We can immediately see three results of the window function used in the FFT trace of Figure 3:
1) The resolution of the signal compared to the noise floor has significantly increased compared to the un-windowed (or 'rectangular' window) signal used in Figure 1.
2) The signal has been 'smeared' in the frequency domain compared to the ideal FFT shown in Figure 2. The degree of the smear is related to the shape of the window function used. In this case, we are using the 'Prism 7' window function, which will cause the 1kHz signal to be smeared ±7 frequency domain bins.
3) The secondary effect of the smearing caused by the window function is seen in the spread of the DC content of the signal, which appears to result in an elevated noise floor below 1kHz - this is due to an apparent lack of data points below 1kHz; the 7th bin occurs at 281.25Hz therefore the DC content is spread up to this frequency.
Although beyond the scope of this article, different window functions exhibit very different effects on the FFT result, trading-off dynamic range and signal smearing. Prism Sound recommend using the Prism 7 window function for most applications, as this will give the highest dynamic range for analysis of signals which do not fall into precise FFT bin frequencies. Figure 4 shows a high resolution (256k) FFT of the 1kHz signal in Figure 3 (16 frequency domain averages, Prism 7 window function). This Figure clearly shows the immense power of the FFT process in being able to resolve very low level residual components - the odd harmonics of the signal in Figure 4 can be clearly seen, despite their amplitudes being in the region of -180dB relative to the fundamental tone.
Rapid Frequency Response Measurement Procedure
Now that we have discussed the basics of using an FFT to derive a spectral analysis, we can now discuss how this can be used to make a frequency response measurement of a EUT.
As we saw in the Figure 2, there is a potentially useful property of the FFT algorithm that results in a 'perfect' 1-bin-wide peak in the FFT output if the signal frequency applied to the FFT algorithm is precisely aligned with an FFT bin frequency (provided no window function is used). It is this property that enables us to make the rapid frequency response measurement we are aiming to achieve: If, instead of using a single sinusoidal tone as our stimulus, we use a signal that contains a sum of sinusoidal components centred at every FFT bin frequency over the bandwidth of interest, our un-windowed FFT will then give us the frequency response of the signal under test, as each point will be plotted discretely without smearing, giving us a perfectly smooth response curve.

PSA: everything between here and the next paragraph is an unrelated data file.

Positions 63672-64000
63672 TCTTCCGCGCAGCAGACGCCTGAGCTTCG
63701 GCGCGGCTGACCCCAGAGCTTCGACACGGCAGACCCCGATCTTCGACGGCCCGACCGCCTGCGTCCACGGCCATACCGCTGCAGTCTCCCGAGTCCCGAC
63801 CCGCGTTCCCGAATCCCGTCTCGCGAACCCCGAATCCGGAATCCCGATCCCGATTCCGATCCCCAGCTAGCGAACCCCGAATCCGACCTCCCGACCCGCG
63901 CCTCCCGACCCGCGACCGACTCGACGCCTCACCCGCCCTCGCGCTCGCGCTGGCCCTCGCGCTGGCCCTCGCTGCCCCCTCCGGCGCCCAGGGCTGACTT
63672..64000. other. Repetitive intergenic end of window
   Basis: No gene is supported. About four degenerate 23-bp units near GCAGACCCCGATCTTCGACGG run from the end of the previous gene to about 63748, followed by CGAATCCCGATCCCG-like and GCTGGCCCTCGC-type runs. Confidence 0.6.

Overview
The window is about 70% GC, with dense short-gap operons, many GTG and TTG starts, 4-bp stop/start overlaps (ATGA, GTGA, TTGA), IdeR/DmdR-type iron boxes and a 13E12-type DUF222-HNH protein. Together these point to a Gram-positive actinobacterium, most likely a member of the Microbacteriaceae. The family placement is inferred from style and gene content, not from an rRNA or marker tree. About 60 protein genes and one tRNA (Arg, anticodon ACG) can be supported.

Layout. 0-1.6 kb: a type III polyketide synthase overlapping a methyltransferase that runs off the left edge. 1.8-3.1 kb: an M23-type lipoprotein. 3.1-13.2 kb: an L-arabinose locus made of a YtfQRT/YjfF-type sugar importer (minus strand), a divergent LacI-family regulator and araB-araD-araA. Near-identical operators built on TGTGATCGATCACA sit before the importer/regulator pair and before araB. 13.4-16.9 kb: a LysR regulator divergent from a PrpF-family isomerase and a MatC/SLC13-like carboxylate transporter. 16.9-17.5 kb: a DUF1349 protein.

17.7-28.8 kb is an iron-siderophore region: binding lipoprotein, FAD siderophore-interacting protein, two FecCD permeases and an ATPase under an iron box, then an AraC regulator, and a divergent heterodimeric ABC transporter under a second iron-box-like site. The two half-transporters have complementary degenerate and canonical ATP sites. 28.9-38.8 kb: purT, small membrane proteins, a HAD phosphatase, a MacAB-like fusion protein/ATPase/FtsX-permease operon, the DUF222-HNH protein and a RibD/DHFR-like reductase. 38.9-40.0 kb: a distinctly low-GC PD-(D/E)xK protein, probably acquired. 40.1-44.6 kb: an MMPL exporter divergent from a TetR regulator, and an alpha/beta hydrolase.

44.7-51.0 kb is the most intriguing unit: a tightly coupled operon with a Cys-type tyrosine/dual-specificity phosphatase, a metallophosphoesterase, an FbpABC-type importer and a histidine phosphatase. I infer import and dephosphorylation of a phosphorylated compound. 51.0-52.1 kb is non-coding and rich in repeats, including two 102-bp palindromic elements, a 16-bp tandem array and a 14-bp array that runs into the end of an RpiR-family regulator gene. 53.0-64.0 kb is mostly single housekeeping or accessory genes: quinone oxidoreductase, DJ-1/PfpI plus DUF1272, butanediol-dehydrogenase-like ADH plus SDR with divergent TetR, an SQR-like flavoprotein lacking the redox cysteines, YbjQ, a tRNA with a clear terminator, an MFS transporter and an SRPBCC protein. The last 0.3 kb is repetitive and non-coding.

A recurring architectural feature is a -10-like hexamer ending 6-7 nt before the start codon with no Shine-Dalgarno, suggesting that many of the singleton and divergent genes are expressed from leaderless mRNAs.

This type of multi-tone signal is referred to as a 'Bin centres' stimulus in dScope, as the centre of every bin frequency in the FFT will be occupied by a single sinusoidal tone component. This is distinct from other types of more sparsely-populated multi-tone signals, which can be used to analyze a great deal more than just frequency response. More information on this type of multi-tone is available on the multi-tone applications page
The following procedure describes how to configure a bin-centres derived fast frequency response using dScope. Note that the 'Bin centres' generator signal is available from software version 1.2x onwards. The latest software can be downloaded from the dScope downloads page.
Figure 5: dScope's signal generator window
Figure 6: dScope's FFT Parameters window
Figure 8: dScope's analogue Inputs window
If the EUT is purely analogue, this is already taken care of as dScope's analogue analyzer clock is synchronised to the analogue generator clock.
If your analysis is cross-domain or purely digital, you will need to synchronise your EUT to dScope (or vice versa), or if this is not possible, you may be able to use dScope's sample-rate-conversion window functions - you will need to specify this in the FFT parameters dialogue box in the 'Window Function' dialogue box (see section 3 below).
2) Configure the Signal Generator
You will need to select your signal generator function as 'Bin Centres' - see Figure 5. There are options for the signal amplitude and bandwidth, in addition to the number of samples in the generator sequence. Note that the signal amplitude refers to the amplitude of each tone component rather than the total signal amplitude. There are options for either random or Newman phase distribution - random will give a noise-type sound, and Newman will sound more like a fast swept sine (chirp). The advantage of the Newman phase response is that the crest factor is minimised, to provide better analysis signal-to-noise ratio. Pink-weighting will give the signal an amplitude response that falls at a rate of 3dB per octave with increasing frequency.
3) Configure the FFT Parameters
In order for the analysis to work correctly, you need to configure the FFT parameters (Figure 6) to contain the same number of points as per the length of the signal defined in the signal generator, and set the window function to 'None (rectangular)'.
Note that if you are making a cross-domain or purely digital analysis, and you cannot synchronise your EUT to dScope or vice versa, you can choose a sample-rate-converting window function to correct for any discrepancies in clock frequencies between the EUT and dScope.
Provided you have the FFT trigger switched on in 'Normal' mode (and assigned to an appropriate trigger condition), you should now see a continuously updating frequency response being displayed by the FFT trace in the trace window. If you wish to preserve a trace at any time, you can simply click on the appropriate copy curve icon in the trace legend and assign a new colour / name as you wish.
The resulting frequency response graph should look a little like those shown in the example at the top of the page - albeit the shapes of the response curves will depend on the nature of the EUT.